The groundbreaking, youth-driven Not One More Girl initiative that addresses sexual harassment and gender-based violence on the San Francisco BART system is expanding with new strategies to build a culture of supporting girls, which refers to gender-expansive youth, when riding transit.
Not One More Girl is a BIPOC youth-led initiative in partnership with community-based organizations and BART to end gender-based violence. Not One More Girl has become a model in the transit industry. It provided inspiration for SB 1161, which was signed into law in 2022, as well as SB 434, which is currently moving through the Legislature, to address harassment on transit and collect survey data to inform safety efforts.
Phase 2 of Not One More Girl
The second phase of the award-winning initiative places emphasis on enabling people to have a greater sense of empowerment in a harassment situation and exhibits tools that fellow riders can use to provide support when harassment occurs.
The new tools being offered to the public are the product of a partnership between BART, The Betti Ono Foundation, and The Unity Council’s Latina Mentorship and Achievement Program, who worked together to engage local high school and college students about their experiences on transit and their ideas for action-based strategies to enhance safety and support people experiencing sexual harassment on transit.
The approach for the second phase of Not One More Girl is to deepen the reach and impact of the ongoing work to increase safety at BART.
The Betti Ono Foundation, led by Anyka Howard, developed an Arts & Civic Engagement Fellowship, offering paid opportunities for transitional-age youth (ages 16-24) to guide this phase of the initiative and to amplify the voices of BIPOC and gender-expansive youth. The fellows attended design workshops in Spring 2023 and curated the theme, “Our Story of Courage,” for this phase of Not One More Girl to educate the public about safe bystander intervention as a method of preventing and interrupting harassment and other safety tips for riding BART.
The latest phase includes:
- Three distinct art posters outlining safety tips.
- 300 train car posters and 60 station posters.
- New bystander intervention cards are now available to riders to discreetly pass to people to prompt bystander intervention actions and report harassment when it is taking place.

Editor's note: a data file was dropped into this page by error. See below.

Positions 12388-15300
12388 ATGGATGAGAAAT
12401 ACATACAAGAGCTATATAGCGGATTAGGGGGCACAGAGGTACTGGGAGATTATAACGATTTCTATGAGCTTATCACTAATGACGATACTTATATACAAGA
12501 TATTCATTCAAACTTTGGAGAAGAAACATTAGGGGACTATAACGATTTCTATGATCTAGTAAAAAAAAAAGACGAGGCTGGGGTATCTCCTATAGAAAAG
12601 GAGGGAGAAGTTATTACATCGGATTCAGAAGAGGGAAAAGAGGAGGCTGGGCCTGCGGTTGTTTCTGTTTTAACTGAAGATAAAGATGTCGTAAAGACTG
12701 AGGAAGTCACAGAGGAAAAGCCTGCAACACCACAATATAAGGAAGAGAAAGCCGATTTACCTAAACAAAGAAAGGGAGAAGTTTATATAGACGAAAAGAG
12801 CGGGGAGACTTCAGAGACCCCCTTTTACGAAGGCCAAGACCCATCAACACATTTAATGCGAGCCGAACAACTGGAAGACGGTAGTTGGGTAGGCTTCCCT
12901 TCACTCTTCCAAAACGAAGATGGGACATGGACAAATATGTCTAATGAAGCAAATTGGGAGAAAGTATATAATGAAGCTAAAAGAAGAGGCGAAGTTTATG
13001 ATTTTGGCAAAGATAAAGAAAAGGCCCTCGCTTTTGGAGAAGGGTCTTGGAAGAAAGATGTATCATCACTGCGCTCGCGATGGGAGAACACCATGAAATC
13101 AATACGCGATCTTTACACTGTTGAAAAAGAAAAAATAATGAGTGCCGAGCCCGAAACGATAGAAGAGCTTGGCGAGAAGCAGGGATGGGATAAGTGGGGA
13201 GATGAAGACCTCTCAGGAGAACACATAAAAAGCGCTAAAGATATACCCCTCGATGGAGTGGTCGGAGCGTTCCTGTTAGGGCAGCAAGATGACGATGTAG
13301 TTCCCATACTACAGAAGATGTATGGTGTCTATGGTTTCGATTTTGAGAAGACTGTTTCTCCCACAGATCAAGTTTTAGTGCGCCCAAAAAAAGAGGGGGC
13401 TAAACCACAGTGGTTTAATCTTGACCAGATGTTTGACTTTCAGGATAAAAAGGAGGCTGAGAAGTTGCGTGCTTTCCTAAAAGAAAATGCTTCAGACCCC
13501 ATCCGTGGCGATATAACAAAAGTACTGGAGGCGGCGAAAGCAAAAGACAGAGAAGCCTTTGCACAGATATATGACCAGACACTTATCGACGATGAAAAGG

- These cards are now available at all Station Agent booths and are being distributed by community partners.
- Beginning September 11, BART will size trains for safety and run shorter trains to eliminate empty cars, where girls fear being targeted for harassment and assault. The schedule change also increases service on nights and weekends, so riders spend less time waiting on platforms.
- BART will work with the Alliance for Girls in fiscal year 2024 to develop a youth-informed BART rider safety evaluation framework, as it pertains to sexual harassment, to define safety metrics and evaluation strategies that will guide BART’s preventative and interventional safety efforts.
- BART will develop and roll out training for frontline staff to give them tools on how best to handle situations involving riders experiencing trauma from harassment and gender-based violence, with a special focus on engaging marginalized community members.
Empowering Local Girls
“A big part of harassment is the devaluing of another person,” said Karol Suarez, a senior at Oakland School of the Arts. “And in this culture, we often don’t value people’s voices, especially women, especially women of color.”
This past spring, Suarez served as a youth fellow guiding this latest phase of Not One More Girl and helped develop the theme, “Our Story of Courage.”